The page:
(ii) Analysis. The non-liquidating distribution rights provided by the class B partnership interests are substantially similar in all material respects to the dividend rights provided by the FA stock. Because FA does not hold any significant assets other than the class A partnership interest, the value of the class B partnership interests held by individuals A and B is approximately equal to a corresponding amount of FA stock. The distribution rights on liquidation (or redemption) provided by the class B partnership interests, therefore, are substantially similar in all material respects to distribution rights on liquidation (or redemption) provided by the FA stock. Thus, the distribution rights provided by the class B partnership interests are substantially similar in all material respects to the distribution rights provided by the publicly traded FA stock. As a result, if treating the class B partnership interests as FA stock would have the effect of treating FA as a surrogate foreign corporation, under paragraph (i)(1) of this section the class B partnership interests will be treated as FA stock for purposes of section 7874.

Example 19. Creditor treated as a shareholder. (i) Facts. Individuals A and B equally own DC1. The liabilities of DC1 exceed the value of its assets. Pursuant to a plan, FA, a newly formed corporation, acquires substantially all of the properties held by DC1 in exchange solely for FA stock. Pursuant to the plan, the DC1 stock held by individuals A and B is cancelled, and the creditors of DC1 receive all the FA stock in exchange for their claims against DC1.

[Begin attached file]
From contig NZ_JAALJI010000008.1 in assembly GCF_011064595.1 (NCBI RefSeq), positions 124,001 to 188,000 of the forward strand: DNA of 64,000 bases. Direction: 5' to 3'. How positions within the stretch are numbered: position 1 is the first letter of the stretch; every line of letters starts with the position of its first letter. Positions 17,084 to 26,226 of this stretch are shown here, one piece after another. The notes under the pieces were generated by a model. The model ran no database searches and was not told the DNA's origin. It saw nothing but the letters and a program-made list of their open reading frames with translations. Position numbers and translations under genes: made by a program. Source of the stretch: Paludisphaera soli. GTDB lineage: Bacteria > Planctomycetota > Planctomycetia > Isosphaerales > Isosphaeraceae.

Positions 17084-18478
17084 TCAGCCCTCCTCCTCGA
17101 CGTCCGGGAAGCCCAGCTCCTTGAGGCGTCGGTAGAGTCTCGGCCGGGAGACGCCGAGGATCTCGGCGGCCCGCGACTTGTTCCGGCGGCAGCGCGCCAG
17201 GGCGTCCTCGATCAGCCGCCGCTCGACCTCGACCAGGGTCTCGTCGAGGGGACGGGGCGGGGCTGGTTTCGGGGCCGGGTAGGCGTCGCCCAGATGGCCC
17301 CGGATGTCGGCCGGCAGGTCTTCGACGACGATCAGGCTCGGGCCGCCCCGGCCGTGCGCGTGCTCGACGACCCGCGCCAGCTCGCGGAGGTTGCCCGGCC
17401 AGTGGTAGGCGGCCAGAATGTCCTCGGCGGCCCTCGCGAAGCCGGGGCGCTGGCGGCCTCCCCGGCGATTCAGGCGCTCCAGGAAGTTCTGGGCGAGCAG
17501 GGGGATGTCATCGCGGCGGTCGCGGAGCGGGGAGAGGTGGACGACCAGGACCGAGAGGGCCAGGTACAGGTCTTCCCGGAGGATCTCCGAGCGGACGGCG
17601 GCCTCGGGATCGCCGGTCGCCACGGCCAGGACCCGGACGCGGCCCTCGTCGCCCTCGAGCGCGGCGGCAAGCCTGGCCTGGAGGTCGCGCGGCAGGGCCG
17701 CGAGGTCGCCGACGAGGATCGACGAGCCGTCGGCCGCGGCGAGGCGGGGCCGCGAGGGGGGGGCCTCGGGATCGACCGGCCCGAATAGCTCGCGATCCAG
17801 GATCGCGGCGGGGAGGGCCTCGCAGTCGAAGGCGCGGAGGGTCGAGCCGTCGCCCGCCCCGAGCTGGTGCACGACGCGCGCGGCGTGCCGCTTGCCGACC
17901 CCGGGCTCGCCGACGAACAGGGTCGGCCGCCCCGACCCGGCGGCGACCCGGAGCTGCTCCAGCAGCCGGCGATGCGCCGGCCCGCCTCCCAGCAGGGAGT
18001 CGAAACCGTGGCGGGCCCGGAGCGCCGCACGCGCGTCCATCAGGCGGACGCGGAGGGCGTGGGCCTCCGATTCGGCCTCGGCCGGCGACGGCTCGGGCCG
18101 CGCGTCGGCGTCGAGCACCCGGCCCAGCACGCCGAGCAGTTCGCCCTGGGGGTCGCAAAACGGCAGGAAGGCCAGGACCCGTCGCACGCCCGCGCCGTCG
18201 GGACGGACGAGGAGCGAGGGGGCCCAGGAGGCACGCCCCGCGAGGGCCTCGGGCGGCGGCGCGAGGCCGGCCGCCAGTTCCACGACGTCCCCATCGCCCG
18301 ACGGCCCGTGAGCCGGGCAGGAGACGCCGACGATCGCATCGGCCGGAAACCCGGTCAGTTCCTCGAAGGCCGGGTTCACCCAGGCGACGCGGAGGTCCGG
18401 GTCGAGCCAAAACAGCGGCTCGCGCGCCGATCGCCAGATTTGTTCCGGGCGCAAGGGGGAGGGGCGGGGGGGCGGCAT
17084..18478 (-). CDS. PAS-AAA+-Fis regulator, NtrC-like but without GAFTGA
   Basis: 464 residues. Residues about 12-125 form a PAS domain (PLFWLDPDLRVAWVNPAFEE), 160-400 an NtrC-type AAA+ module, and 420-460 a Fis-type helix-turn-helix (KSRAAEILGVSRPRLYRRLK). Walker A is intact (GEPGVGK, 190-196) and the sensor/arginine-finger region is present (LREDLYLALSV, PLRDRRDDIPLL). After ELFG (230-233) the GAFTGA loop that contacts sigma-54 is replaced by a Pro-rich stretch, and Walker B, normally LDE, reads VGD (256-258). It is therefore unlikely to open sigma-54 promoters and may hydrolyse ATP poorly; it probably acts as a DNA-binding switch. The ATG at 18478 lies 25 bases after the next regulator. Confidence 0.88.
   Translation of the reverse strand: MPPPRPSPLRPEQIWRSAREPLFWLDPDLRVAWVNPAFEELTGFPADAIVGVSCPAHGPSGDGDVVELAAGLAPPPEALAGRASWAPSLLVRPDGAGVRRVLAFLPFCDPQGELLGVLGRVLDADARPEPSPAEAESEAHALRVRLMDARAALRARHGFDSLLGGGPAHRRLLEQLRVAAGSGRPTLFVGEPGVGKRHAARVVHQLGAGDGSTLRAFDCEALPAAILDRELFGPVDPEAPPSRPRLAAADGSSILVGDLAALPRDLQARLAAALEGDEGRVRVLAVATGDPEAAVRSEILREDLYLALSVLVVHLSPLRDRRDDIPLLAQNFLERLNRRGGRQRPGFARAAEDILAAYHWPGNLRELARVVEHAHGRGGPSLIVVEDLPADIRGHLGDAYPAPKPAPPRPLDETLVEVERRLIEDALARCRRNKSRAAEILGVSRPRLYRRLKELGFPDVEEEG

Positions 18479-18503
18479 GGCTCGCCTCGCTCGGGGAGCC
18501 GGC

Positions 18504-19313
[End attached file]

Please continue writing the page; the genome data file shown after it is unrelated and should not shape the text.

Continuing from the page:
(ii) Analysis. Because immediately before the first date on which properties are acquired as part of the acquisition described in section 7874(a)(2)(B)(i) the liabilities of DC1 exceed the value of its assets, under paragraph (i)(2)(i) of this section, for purposes of section 7874, the creditors of DC1 are treated as shareholders of DC1 and the creditors’ claims against DC1 are treated as DC1 stock. Therefore, for purposes of section 7874(a)(2)(B)(ii), the FA stock received by the creditors of DC1 by reason of their claims against DC1 is considered held by former shareholders of DC1 by reason of holding DC1 stock.

Example 20. Conversion to a domestic corporation and application of section 367. (i) Facts. Individuals A and B are United States persons and equally own DC1. Pursuant to a plan, individuals A and B transfer their DC1 stock to FA in exchange solely for 80% of the outstanding FA stock. After the acquisition, the expanded affiliated group that includes FA does not have substantial business activities in Country A when compared to the total business activities of the expanded affiliated group.